Friday night Aussie racing (Nov. 7th) – 11:40 PM EST

Race 6A (Flemington) – $876,000 DARLEY CLASSIC – 6 fur, straight course – 11:40 PM EST Fri

SELECTIONS 2-10-5-1-9

As we discussed last week, having a high barrier draw in a straight course sprint means a horse is closer to the stands’ rail (where the fans are) and this gives a jockey a chance to “take back a bit” early and see how intense the speed is.  Remember under the Australian system, the betting number refers to weight carried, NOT post position.

Here is how the main contenders stack up after the post draw (Bet #, Name, Post):

#1 Buffering (post 1 of 13)

#10 Chautauqua (post 3)

#5 Slade Power (post 4)

#9 Terravista (post 6)

#2 Lankan Rupee (post 11),

NOTE all the main dangers are INSIDE except for #2 Lankan Rupee.

#2 Lankan Rupee should be able to easily track the speed from the outside and go on with it.  I also love the jock switch back to Chad Schofield, who is an extremely talented young jock and rode Lankan Rupee a treat when he won the Newmarket Handicap over this course and distance with a similar outside draw in March.  The one concern is LR’s last race was really draining and Lankan Rupee will have to be on his best to win.  His speed figures this preparation are a few lengths slower than in March and April 2014, when he’d eat this group for lunch from ANY post draw.  My fair odds 3/1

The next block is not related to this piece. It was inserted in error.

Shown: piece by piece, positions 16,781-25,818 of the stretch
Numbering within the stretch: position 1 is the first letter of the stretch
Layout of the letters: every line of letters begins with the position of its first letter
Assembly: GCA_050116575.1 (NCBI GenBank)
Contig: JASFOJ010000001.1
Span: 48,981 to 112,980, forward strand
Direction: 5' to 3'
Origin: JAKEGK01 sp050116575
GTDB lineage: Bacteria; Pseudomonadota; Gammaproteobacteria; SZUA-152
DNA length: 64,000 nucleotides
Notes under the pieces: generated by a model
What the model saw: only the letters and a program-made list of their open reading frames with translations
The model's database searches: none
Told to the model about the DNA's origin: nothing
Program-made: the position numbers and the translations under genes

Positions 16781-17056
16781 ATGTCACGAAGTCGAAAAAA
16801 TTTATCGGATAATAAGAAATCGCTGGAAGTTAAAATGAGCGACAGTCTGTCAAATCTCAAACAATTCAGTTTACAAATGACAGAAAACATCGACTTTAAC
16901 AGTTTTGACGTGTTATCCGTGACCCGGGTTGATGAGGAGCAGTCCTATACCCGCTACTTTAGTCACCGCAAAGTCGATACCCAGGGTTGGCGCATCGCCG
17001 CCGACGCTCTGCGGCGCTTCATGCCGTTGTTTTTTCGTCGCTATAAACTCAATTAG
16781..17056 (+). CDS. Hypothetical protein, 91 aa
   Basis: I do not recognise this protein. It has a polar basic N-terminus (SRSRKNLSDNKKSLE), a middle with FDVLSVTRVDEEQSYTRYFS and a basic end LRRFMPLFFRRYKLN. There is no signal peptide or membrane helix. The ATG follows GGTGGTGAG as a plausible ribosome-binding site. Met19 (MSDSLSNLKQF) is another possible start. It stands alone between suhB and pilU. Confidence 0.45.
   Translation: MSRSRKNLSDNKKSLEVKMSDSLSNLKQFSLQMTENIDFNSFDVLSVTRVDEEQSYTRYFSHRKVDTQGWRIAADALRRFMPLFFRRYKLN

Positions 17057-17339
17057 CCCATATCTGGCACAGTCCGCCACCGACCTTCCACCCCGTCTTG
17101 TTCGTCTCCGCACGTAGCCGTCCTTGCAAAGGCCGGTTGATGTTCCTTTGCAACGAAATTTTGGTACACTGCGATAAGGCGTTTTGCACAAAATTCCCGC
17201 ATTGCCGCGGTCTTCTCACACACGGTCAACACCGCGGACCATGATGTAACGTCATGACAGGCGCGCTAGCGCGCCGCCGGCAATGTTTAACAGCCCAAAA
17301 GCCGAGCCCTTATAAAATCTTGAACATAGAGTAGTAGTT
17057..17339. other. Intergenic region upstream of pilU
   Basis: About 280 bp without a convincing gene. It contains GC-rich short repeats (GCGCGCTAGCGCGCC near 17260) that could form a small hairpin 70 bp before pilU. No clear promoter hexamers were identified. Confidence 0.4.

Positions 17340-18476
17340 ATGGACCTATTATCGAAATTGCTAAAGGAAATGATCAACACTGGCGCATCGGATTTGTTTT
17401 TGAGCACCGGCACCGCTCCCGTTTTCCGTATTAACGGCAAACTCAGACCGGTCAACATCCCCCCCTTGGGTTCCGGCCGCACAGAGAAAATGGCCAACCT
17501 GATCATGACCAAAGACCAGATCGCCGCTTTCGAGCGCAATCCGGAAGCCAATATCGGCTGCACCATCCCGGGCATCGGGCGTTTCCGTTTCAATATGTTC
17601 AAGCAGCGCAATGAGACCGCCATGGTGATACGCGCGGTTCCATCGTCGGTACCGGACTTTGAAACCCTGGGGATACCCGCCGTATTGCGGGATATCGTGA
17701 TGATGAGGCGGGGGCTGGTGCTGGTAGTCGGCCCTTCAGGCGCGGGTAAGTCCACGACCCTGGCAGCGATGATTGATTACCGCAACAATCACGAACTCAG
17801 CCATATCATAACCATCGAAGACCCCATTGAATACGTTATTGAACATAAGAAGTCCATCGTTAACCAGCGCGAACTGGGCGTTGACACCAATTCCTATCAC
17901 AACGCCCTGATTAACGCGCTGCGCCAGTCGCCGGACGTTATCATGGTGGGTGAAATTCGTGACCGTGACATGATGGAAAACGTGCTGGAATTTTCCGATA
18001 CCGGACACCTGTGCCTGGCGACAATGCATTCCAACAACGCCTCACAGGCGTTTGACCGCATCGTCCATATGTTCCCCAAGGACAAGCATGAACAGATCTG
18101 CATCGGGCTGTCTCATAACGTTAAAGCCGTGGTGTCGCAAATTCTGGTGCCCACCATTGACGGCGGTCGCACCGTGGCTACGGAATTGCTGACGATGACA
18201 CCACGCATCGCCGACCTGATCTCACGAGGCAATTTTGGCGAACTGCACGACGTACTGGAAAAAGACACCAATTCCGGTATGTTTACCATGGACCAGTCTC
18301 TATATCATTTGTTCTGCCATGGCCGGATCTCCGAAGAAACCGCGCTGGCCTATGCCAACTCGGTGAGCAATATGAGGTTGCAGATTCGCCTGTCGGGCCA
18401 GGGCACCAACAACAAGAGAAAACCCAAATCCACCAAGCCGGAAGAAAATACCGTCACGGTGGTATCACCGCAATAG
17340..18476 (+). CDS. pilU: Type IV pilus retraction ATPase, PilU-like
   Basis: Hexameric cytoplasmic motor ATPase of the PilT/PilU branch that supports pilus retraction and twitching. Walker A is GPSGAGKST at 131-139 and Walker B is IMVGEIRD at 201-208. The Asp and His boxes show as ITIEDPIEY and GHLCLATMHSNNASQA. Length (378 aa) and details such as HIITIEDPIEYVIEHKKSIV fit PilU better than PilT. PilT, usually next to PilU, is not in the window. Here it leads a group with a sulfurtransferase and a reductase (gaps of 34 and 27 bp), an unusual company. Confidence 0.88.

#10 Chautauqua is just a beast.  He explodes home and is two for two going down the straight.  Certainly the main danger, and IF he can find room on the inside in the latter half of the race he will be extremely hard to hold out.  Generally, deep closers do not win these graded-stakes quality straight course races.  Fair odds 4/1

#5 Slade Power proved himself to be the best sprinter in Europe, and he beat Wesley Ward’s American sprinter UNDRAFTED (a very narrow loser in the Bredders’ Cup Turf Sprint to Bobby’s Kitten last Saturday) by 1.5 lengths in the July Cup at Newmarket.  That form makes him competitive, but he has not competed anywhere since the July Cup and I think he’ll find out these Aussie sprinters are not pushovers.  Fair odds 6/1

#1 Buffering is kind of an Aussie answer to America’s beloved Funny Cide, running well (and occasionally winning) in big sprint races all over Australia.  The now 7 year old ran huge in the Manikato two weeks ago, but never got a breather because Lankan Rupee harassed him from the outside under fast fractions.  I expect Buffering will get a softer trip up front Friday night (U.S. time), and while the inside is usually a negative in straight course sprints, if a “need the lead” type like Buffering can get to the inner rail they can save all the ground.  Seeing a rail next to them also can help a horse focus.  Definitely use this horse in your tris and supers.

#9 Terravista just keeps winning races but he looks like a horse that will be better around a turn.  Most good “straight course” sprinters like to mix it up close to the pace.  He certainly can win and another horse to juice the exotics if one can afford to use him.  His trainer Joe Pride is the best trainers of sprinters in Sydney.  Fair odds 12/1

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